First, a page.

This event commenced with a day-long orientation session, which included talks from several experienced science communicators. The inaugural session included opening remarks by Janaka Pushpanathan (British Council (South India)), Harinath Chakrapani (IISER Pune) and Smita Jain (IndiaBioscience). The keynote speaker, D. Balasubramanian (LV Prasad Eye Institute, Hyderabad) remarked, “Our job as science communicators is to show how exciting the scientific approach can be, and how it can lead to a more rational way of thinking at societal and national levels.”
While Balasubramanian discussed the essential elements of a popular science article, Shannon Olsson (NCBS, Bengaluru) stressed on the need to tell a story in both popular science articles as well as technical ones. Olsson weaved her talk into an engaging account of her personal journey from a seven year old, who won the first prize in a science fair, to a chemical ecologist.
Aashima Dogra spoke about her project ‘The Life of Science’ where she travels to different labs all over the country, documenting the success stories of women scientists. Subhra Priyadarshini, from Nature India, highlighted the importance of beginning an article with the most newsworthy piece of information. Other speakers included Jyoti Ranjan (SynTalk, Mumbai), Jahnavi Phalkey (Science Gallery, Bengaluru) and HS Sudhira (Gubbi Labs, Bengaluru). The orientation session was concluded by an overview of the topics that workshop would cover.
Rebecca Smith-McGloin and Heather Sears, from Coventry University (UK), conducted an intensive three-day workshop, which was tailored to the professional science journalism scenario in India. The first day of the workshop began with an analysis of the current job opportunities. The participants learned about two possible routes into science journalism — one route involves entering mainstream journalism as a general reporter and then specialising in science stories while the other approach is to specialise in science or popular science writing before entering mainstream journalism. One way for beginners to obtain some work experience is by starting a personal blog or through freelancing and internships.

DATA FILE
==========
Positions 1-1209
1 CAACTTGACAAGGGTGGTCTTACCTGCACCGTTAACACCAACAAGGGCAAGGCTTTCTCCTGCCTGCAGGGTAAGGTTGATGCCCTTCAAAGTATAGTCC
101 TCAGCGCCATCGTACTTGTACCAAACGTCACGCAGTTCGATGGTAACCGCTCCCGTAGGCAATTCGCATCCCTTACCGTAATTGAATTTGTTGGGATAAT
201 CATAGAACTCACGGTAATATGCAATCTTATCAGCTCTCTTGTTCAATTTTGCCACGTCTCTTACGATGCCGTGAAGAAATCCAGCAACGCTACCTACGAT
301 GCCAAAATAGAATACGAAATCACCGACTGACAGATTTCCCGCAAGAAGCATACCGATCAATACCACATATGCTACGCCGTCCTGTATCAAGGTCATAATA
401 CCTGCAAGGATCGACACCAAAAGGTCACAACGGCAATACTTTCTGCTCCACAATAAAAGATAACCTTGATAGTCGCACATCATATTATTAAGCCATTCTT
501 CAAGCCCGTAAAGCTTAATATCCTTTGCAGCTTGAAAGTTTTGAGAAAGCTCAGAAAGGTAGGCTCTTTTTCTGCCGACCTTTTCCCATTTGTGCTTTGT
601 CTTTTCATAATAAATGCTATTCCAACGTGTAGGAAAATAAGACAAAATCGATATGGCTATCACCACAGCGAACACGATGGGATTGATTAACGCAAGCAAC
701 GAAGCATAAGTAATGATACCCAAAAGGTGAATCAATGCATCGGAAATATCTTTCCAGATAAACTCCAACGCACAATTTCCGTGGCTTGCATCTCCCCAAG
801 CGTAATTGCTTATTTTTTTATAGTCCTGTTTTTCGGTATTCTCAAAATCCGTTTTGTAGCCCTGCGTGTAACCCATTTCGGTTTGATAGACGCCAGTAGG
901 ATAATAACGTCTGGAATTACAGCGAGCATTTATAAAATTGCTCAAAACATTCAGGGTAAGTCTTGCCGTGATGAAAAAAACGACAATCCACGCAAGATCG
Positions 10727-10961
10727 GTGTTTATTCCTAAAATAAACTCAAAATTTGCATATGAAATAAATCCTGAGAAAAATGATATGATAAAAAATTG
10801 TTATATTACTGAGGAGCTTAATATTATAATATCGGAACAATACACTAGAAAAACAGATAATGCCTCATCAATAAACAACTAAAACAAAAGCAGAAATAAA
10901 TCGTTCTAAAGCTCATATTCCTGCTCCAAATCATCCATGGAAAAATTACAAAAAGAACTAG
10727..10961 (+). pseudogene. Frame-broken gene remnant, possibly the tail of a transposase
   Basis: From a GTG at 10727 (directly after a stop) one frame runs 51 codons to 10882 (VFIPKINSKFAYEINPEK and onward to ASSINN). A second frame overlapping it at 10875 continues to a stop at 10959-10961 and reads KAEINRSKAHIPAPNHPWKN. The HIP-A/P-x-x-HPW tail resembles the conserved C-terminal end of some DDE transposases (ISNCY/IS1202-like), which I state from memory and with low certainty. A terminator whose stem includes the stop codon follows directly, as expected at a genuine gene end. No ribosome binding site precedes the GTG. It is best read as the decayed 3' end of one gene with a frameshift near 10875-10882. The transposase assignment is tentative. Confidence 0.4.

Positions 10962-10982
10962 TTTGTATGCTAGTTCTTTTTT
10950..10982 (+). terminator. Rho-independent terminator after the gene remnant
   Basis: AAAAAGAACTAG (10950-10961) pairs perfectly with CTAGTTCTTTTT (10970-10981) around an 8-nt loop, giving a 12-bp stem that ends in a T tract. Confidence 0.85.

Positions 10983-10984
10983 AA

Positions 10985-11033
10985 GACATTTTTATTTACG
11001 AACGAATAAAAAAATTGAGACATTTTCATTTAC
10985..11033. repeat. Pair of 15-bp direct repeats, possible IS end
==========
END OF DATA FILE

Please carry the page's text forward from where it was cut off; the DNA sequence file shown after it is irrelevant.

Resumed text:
An in-depth discussion of job descriptions was followed by asking the participants to assess their skill sets and the possible gaps that need to be filled. The participants were given 20 minutes to come up with an ‘elevator pitch’. The first day concluded with a primer for the next day’s activities. It was also time for the first writing assignment of the workshop. Participants had to pick a research article and write about it in the style of a Nature News and Views article. Before the participants got to work (it had been a long time since many of them had had to do ‘homework’), Shreya Ghosh and Navodita Jain from IndiaBioscience briefly outlined the different science communication initiatives that IndiaBioscience has undertaken over the last few years.
The second day of the workshop focussed on different writing styles. It is imperative to bear the audience in mind when one writes a popular science article. The participants critiqued each other’s writing assignments, while learning the crucial elements of a good story: people, risks and novel ideas. As the day progressed, the participants were trained to differentiate between newspaper articles, press releases and blog posts, followed by detailed training sessions on how to write them. While the participants were polishing their writing skills, the last session ‘Building your CV for a career in science journalism’ set the tone for what was in store for the next day. At the end of the session, Devayani Khare discussed NCBS’s efforts in science outreach.
The last day of the workshop concentrated on developing interview skills of the participants, most of whom were interested in a career in science journalism. During the course of the workshop, the participants got a chance to enrich their skills and recognize the areas where they needed improvement. They also obtained a glimpse of the various opportunities that are available in this field. As the workshop drew to a close, the instructors ensured that each participant had a plan in place to chart out their respective careers.
This is the third iteration of this workshop, the previous two versions having been held at IISER, Pune. Most of the participants expressed an interest in continuing to write about science, including for IndiaBioscience, in the future. Twenty selected participants from amongst the attendees will proceed to the Level 2 of this workshop, to be held in Pune in January, 2019.
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